"Violence against women and girls is widespread and deeply rooted in society," Norah Niland, chief U.N. human rights officer in Afghanistan, said last year.

"Our field research finds that rape is under-reported and concealed, a huge problem in Afghanistan," Niland added. "It affects all parts of the country, all communities and all social groups."

It is estimated that one in three Afghan women experience physical, psychological or sexual violence at some point in their lives. Paradoxically, shame is usually associated with the attacks, and the victims often find themselves prosecuted for adultery rather than the perpetrators. While adultery is punishable by jail sentence, no provision in the Afghan penal code criminalizes rape.

A sad result of this oppressive atmosphere is that an increasing number of women in Afghanistan are choosing suicide as a way to escape the violence and abuse in their daily lives, according to a human rights report prepared by Canada's Foreign Affairs Department. "Self-immolation is being carried out by increasing numbers of Afghan women to escape their dire circumstances, and women constitute the majority of Afghan suicides," states a report completed at the end of 2009.

Something to remember as the Long War proceeds.


The ultimate in disconnectedness

Excellent reportage by Elisabeth Bumiller in the NYT.

Some Afghan women are so conditioned to fear outside males that it limits the ability of the US military to provide to their medical needs.

The killer (literally) quote:

Corporal Gardner, a helicopter mechanic who was working with the female Marines from Pendleton but had not trained with them, found herself as the lone woman dealing with five ailing Afghan women. There was no female interpreter or medical officer — there are chronic shortages of both — and the Afghans refused to leave their compound or let the male interpreter and medical officer come to them. Corporal Gardner devised a cumbersome solution. “Some of these women would rather die than be touched by a male,” she said. “So we’ll diagnose by proxy.”

The quote misleads a bit:  the women have been conditioned into accepting this restriction.  The people who would rather see them die before being touched by a male doctor are their husbands and fathers and brothers and sons.

Such is the level of gender control:  their health is sacrificed to the honor of their males.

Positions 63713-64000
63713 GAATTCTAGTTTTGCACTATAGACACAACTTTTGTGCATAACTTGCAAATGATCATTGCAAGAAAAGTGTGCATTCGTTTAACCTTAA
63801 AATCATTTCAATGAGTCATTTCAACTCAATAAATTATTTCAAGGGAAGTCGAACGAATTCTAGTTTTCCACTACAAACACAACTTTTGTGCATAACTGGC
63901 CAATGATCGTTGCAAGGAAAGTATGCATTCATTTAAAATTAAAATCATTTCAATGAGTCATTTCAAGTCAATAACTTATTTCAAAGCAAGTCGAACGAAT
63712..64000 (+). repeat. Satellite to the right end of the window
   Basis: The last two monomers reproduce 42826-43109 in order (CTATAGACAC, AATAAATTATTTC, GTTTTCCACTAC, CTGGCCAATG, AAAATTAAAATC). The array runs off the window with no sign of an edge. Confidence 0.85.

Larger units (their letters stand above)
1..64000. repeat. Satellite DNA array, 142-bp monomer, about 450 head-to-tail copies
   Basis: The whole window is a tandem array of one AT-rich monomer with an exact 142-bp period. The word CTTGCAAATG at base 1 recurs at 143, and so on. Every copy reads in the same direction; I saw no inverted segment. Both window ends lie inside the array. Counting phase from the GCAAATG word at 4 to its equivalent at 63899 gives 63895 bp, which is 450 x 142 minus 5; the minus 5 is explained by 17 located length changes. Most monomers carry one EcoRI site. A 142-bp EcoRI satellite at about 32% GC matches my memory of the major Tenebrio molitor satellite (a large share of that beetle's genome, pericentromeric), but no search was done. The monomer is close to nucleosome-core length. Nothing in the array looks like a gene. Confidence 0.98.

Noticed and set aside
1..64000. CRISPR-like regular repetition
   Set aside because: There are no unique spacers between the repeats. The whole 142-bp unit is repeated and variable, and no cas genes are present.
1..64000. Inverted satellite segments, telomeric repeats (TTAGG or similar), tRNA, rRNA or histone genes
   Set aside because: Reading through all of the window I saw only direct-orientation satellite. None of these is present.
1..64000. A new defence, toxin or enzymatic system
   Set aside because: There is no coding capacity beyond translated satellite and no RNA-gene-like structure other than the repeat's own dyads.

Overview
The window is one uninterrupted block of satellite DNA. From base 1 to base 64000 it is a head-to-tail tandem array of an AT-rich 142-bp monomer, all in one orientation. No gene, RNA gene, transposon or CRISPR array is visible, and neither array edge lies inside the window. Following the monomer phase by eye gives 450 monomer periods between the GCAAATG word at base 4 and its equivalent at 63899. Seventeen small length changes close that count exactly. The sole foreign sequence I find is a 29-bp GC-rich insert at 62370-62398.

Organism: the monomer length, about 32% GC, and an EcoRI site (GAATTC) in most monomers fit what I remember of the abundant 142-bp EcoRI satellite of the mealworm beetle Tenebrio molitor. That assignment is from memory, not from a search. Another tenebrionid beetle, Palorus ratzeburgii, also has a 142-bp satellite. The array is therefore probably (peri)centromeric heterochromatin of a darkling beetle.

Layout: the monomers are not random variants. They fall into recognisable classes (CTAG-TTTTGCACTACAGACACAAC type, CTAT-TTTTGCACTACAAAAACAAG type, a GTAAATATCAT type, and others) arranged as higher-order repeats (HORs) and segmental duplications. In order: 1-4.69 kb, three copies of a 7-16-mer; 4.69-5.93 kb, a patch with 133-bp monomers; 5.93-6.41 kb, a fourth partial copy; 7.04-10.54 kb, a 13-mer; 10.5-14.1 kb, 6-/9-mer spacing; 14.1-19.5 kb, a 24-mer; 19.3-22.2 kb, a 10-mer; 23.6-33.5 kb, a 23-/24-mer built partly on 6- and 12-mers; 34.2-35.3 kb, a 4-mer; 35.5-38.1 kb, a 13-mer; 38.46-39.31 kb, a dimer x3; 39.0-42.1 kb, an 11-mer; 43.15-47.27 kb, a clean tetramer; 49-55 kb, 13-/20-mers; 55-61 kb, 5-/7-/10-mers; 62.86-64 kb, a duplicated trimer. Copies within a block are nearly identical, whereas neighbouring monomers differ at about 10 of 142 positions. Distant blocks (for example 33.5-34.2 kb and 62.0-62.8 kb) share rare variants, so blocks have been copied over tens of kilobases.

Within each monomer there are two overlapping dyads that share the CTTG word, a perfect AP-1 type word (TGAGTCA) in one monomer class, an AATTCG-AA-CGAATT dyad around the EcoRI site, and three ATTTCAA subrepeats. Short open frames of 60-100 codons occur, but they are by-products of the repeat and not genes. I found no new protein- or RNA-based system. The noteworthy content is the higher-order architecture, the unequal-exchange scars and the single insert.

It does get any more backward than this:  my pride before your pain.


Inside the Gap, birth control is much harder to find

The gist from NYT's Nicholas Kristof (via WPR's Media Roundup) as he crosses central Africa, a place I'll be visiting soon enough:

Here in Kinshasa, we met Emilie Lunda, 25, who had nearly died during childbirth a few days earlier. Doctors saved her life, but her baby died. And she is still recuperating in a hospital and doesn’t know how she will pay the bill.

“I didn’t want to get pregnant,” Emilie told us here in the Congolese capital. “I was afraid of getting pregnant.” But she had never heard of birth control.

In rural parts of Congo Republic, the other Congo to the north, we found that even when people had heard of contraception, they often regarded it as unaffordable.

Most appalling, all the clinics and hospitals we visited in Congo Republic said that they would sell contraceptives only to women who brought their husbands in with them to prove that the husband accepted birth control.

Condoms are somewhat easier to obtain, but many men resist them. More broadly, many men seem to feel that more children are a proud sign of more virility.

So the pill, 50 years old this month in the United States, has yet to reach parts of Africa. And condoms and other forms of birth control and AIDS prevention are still far too difficult to obtain in some areas.

Corollary to reality that abortions are far harder to receive inside the Gap--and often illegal:  it's much harder for women to get birth control inside the Gap, as a rule.

Speaking of which, a map:

Legend comes from an anti-abortion site, so the purplish prose is likely overstated, but it's the most detailed map I could find of any decent size.:

Green: Abortion never legal, or legal only when necessary to save the life of the mother or protect her physical health

Yellow: Abortion legal in "hard cases", such as rape, incest, and/or deformed child.

Red: Abortion legal for social reasons (e.g. mother says she can't afford a child), or to protect the mother's "mental health" (definitions and requirements vary).

Purple: Abortion legal at any time during pregnancy for any reason.

Where the Core-Gap map fails:  highly Catholic LATAM.  Otherwise it matches up quite nicely, suggesting that women's reproductive rights and economic development go hand-in-hand.


Qatar as a Singapore-like, progressive model for the region?

Hopeful trend described in WSJ piece.


A seven-year school revamp spearheaded by this gas-rich emirate's first lady is emerging as test case for radical education overhauls in the Mideast.

The United Nations and World Bank have long blamed low educational standards for contributing to economic stagnation and instability across the region, which faces the highest rates of youth unemployment in the world and the threat of growing religious extremism.